THE BLOG

Fashion With H.E.A.R.T

Mar 18, 2010 | Updated May 25, 2011

Fashionology, a Beverly Hills-based clothing boutique, has created an inspiring new concept in children's clothing. With their innovative technology and variety of accessories, they turn the design process over to the child, allowing them to test the limits of their imaginations and bring their fashion dreams to life. Recently, the women behind this whimsical concept, Elizabeth Wiatt and Jamie Tisch, put that passion for making dreams come true to work for a very special group of children who live much of their life in darkness and have forgotten how to dream.

On November 19, Fashionology hosted an in-store fundraiser for H.E.A.R.T. - Helping Ease Abuse-Related Trauma - a group I have been proud to work with for many years now. H.E.A.R.T. members include approximately 100 Los Angeles area women that have committed their resources to women and children who have been victims of child abuse, sexual assault, or domestic violence. These victims need help to make it through their trauma and to rebuild their lives.

During this fundraiser, dozens of enthusiastic mothers and daughters filled Fashionology and made their own one-of-a-kind clothing. The store donated a portion of the afternoon's proceeds to H.E.A.R.T. as well as put together special gift bags with clothes and stuffed animals that guests could buy and have given to a girl in need during the holiday season. H.E.A.R.T. board member and actress Shiva Rose and her daughter Collette McDermott were on hand. Also in attendance were other H.E.A.R.T. board members, supporters and friends like Eve Gerber, and her daughter Georgia, Linda Rubin, Gillian Wynn, and Gelila Puck. Jamie also attended with Elizabeth and her daughters Caroline and Isabel.

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Georgia Gerber, daughter of H.E.A.R.T. founder Eve Somer Gerber, works on her design skills at Fashionology.


The color and energy inside Fashionology, a store built on a theme of encouraging young girls to explore their own self-expression, was the perfect backdrop for an event intended to build up resources and support for girls who have been so tortured that they stop believing in their own future or their own self-worth.

When Elizabeth and Jamie first discussed having an event at their store, we knew it would be especially fitting as the holidays approach. As I looked at all the fortunate children in my life, particularly my own daughter Anna and her friends, I knew I wanted to do something special for the children H.E.A.R.T. reaches out to. The gift bags the store is selling will be so welcome by moms who may have no other gift to give their little girl. And the money we raised will help H.E.A.R.T. provide so many children and families with those little extras that can make a huge difference in what are often very bleak circumstances.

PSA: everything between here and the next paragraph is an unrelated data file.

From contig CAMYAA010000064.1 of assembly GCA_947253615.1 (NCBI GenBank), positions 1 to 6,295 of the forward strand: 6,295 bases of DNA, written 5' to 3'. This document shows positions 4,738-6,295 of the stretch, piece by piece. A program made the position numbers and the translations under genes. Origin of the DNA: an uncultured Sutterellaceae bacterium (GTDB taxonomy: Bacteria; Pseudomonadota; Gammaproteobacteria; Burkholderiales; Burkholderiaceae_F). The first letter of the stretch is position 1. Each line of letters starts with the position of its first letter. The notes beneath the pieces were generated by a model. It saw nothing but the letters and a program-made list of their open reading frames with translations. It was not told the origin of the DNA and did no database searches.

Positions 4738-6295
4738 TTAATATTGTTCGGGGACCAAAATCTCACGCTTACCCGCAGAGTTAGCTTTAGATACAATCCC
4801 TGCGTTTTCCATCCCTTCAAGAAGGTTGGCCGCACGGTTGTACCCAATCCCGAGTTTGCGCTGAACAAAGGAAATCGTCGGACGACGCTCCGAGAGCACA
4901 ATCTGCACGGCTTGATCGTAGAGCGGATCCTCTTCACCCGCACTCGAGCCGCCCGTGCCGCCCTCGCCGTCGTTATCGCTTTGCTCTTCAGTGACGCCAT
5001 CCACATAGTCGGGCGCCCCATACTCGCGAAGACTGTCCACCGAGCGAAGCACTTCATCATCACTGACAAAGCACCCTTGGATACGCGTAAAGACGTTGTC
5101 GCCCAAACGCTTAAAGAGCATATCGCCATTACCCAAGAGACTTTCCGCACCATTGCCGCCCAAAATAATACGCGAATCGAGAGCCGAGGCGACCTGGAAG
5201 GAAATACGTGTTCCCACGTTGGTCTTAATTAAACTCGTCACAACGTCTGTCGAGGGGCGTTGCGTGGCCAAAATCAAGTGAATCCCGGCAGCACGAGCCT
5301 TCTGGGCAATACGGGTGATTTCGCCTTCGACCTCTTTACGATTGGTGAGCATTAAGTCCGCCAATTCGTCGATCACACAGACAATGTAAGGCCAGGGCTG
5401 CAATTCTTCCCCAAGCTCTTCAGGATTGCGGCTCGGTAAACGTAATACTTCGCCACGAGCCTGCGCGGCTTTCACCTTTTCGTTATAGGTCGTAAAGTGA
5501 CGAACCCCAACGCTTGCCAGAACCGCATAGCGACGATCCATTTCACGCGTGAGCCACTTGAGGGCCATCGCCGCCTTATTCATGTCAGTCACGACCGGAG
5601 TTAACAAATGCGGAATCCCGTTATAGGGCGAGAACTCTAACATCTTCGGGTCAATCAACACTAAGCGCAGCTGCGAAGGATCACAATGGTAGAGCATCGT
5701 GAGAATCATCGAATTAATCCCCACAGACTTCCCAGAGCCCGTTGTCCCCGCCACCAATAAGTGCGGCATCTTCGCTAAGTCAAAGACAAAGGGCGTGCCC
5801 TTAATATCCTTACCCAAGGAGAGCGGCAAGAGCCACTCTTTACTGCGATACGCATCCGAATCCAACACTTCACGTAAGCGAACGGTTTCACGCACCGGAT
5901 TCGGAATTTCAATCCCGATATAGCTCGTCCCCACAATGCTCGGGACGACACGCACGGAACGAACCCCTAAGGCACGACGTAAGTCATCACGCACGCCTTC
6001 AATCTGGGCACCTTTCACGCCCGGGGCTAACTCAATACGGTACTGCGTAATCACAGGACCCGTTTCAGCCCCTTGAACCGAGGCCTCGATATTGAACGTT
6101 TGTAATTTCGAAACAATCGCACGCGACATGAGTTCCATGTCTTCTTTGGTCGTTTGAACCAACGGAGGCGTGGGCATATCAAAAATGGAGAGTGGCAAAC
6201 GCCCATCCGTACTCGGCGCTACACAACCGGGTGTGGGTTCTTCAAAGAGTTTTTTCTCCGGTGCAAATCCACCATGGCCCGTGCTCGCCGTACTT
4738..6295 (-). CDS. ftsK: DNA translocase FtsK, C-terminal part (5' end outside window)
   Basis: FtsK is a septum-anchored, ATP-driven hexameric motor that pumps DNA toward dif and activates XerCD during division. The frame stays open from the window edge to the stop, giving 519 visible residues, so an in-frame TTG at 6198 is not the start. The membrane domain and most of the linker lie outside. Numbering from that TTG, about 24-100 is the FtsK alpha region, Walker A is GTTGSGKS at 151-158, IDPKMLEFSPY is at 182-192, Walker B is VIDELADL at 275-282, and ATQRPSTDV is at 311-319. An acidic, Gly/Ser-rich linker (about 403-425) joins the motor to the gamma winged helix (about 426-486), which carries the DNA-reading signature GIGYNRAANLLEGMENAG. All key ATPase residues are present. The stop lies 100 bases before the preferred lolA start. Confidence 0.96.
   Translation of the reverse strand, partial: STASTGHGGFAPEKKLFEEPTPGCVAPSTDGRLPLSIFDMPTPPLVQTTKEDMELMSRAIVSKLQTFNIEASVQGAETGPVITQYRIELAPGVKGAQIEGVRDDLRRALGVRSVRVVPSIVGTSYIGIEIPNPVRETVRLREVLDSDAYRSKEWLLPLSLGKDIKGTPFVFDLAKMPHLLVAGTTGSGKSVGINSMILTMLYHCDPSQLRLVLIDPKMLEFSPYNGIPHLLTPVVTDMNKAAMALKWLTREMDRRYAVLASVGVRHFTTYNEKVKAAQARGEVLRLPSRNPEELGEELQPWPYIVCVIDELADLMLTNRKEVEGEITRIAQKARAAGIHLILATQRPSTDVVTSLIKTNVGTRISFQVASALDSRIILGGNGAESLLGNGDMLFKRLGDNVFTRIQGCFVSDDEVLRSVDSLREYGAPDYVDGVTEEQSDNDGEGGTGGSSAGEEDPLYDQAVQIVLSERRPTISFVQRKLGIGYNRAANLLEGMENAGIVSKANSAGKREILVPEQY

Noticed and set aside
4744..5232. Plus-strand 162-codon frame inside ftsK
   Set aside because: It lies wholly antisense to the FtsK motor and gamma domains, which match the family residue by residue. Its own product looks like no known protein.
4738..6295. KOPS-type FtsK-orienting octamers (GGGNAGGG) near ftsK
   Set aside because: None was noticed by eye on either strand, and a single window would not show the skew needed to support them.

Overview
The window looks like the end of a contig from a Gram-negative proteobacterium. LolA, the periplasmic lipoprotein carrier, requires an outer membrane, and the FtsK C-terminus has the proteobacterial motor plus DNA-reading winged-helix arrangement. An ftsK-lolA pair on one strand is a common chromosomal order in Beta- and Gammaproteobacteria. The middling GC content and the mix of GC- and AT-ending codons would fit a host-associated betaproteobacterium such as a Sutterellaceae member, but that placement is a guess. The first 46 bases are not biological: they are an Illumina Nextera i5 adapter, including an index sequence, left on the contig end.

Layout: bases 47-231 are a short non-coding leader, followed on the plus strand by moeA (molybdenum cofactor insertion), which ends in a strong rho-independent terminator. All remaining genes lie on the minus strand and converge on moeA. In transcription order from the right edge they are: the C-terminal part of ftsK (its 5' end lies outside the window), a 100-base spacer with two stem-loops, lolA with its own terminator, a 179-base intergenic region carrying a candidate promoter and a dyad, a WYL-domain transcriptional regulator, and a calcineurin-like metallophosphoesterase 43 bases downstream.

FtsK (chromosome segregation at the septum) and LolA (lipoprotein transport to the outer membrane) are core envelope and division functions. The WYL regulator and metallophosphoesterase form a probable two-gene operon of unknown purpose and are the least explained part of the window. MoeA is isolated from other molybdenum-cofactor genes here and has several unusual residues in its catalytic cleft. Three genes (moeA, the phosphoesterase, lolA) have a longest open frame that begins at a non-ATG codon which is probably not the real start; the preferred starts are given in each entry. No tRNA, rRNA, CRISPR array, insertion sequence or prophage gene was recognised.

H.E.A.R.T. was founded in 2003 to support the work of Dr. Astrid Heppenstall Heger and the Violence Intervention Program (VIP). Through its clinics at LAC+USC Medical Center and its nonprofit mental health center, VIP sees close to 20,000 victims of interpersonal violence each year in Los Angeles, from newborns to seniors including a large population of foster children or children at-risk of being removed from their homes. Over 25 years, Heger and her team have pioneered forensic, medical, and mental health interventions for abuse victims that have set the standards of care and saved countless children from re-abuse and a life with no hope.

H.E.A.R.T. was created to provide those things that traditional sources of funding will not cover. VIP works with extremely low income individuals and families. While the medical and mental health services are covered by public entitlement funds, there is no money for things like clean clothes and underwear for sexual assault victims who have to surrender their torn, tattered garments as evidence.

H.E.A.R.T. tries to "make a thoughtful impact on the lives of abused children and the moms who strive to keep them safe." This has meant H.E.A.R.T. has intervened in a variety of surprising ways. For instance, H.E.A.R.T. makes sure that every child who comes into the VIP clinic to be examined for physical or sexual assault is given a stuffed animal. That's around 8,000 stuffed animals each year. Doctors and nurses report that this simple item is incredibly powerful. It gives frightened children something to hold onto, a comforting presence with whom to be sad, mad, happy, angry or scared.

At the other end of the spectrum, H.E.A.R.T. recently supported a young mother as she escaped from an abusive relationship, fought to regain custody of her children and went to nursing school to give herself a chance at a career and a new life for herself and her children.

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Store Co-Owner Elizabeth Wiatt shows off the special Fashionology bag guests could purchase as a holiday gift for a child abuse victim.


The other H.E.A.R.T. board members and I are incredibly grateful to Elizabeth and Jamie and their team at Fashionology for opening their store and their hearts to so many children and organizing such a successful event. We hope that more people will realize how little effort it can take to dramatically improve the life of a woman or a child, and will take a few minutes to learn what they can do today to help.

To test your fashion design skills visit www.fashionology.com. To learn more about H.E.A.R.T. and their work with the Violence Intervention Program visit www.heartvip.org.